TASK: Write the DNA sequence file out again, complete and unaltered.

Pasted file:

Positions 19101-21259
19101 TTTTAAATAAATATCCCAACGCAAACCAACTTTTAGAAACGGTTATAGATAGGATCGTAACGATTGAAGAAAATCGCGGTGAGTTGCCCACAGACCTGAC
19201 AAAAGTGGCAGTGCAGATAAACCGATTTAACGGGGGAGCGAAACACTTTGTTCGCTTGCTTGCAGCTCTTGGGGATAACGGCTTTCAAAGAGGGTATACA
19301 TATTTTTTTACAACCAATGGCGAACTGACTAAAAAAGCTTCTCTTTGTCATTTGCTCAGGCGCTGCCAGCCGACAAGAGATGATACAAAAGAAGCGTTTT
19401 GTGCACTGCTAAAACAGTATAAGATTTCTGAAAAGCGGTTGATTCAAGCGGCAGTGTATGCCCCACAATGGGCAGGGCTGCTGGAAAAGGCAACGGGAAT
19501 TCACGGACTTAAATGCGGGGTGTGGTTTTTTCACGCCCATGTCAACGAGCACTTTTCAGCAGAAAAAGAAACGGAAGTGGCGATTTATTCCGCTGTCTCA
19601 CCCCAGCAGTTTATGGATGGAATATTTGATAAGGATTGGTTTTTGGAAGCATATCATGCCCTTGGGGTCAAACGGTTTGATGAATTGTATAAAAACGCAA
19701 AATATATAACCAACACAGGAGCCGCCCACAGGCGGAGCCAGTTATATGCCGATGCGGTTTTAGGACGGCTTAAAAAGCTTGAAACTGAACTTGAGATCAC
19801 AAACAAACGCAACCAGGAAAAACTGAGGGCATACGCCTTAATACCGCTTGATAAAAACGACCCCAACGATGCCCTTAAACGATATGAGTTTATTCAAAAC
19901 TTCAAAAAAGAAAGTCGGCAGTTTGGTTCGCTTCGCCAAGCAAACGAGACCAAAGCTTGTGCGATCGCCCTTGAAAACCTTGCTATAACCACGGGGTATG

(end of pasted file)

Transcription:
Positions 19101-21259
19101 TTTTAAATAAATATCCCAACGCAAACCAACTTTTAGAAACGGTTATAGATAGGATCGTAACGATTGAAGAAAATCGCGGTGAGTTGCCCACAGACCTGAC
19201 AAAAGTGGCAGTGCAGATAAACCGATTTAACGGGGGAGCGAAACACTTTGTTCGCTTGCTTGCAGCTCTTGGGGATAACGGCTTTCAAAGAGGGTATACA
19301 TATTTTTTTACAACCAATGGCGAACTGACTAAAAAAGCTTCTCTTTGTCATTTGCTCAGGCGCTGCCAGCCGACAAGAGATGATACAAAAGAAGCGTTTT
19401 GTGCACTGCTAAAACAGTATAAGATTTCTGAAAAGCGGTTGATTCAAGCGGCAGTGTATGCCCCACAATGGGCAGGGCTGCTGGAAAAGGCAACGGGAAT
19501 TCACGGACTTAAATGCGGGGTGTGGTTTTTTCACGCCCATGTCAACGAGCACTTTTCAGCAGAAAAAGAAACGGAAGTGGCGATTTATTCCGCTGTCTCA
19601 CCCCAGCAGTTTATGGATGGAATATTTGATAAGGATTGGTTTTTGGAAGCATATCATGCCCTTGGGGTCAAACGGTTTGATGAATTGTATAAAAACGCAA
19701 AATATATAACCAACACAGGAGCCGCCCACAGGCGGAGCCAGTTATATGCCGATGCGGTTTTAGGACGGCTTAAAAAGCTTGAAACTGAACTTGAGATCAC
19801 AAACAAACGCAACCAGGAAAAACTGAGGGCATACGCCTTAATACCGCTTGATAAAAACGACCCCAACGATGCCCTTAAACGATATGAGTTTATTCAAAAC
19901 TTCAAAAAAGAAAGTCGGCAGTTTGGTTCGCTTCGCCAAGCAAACGAGACCAAAGCTTGTGCGATCGCCCTTGAAAACCTTGCTATAACCACGGGGTATG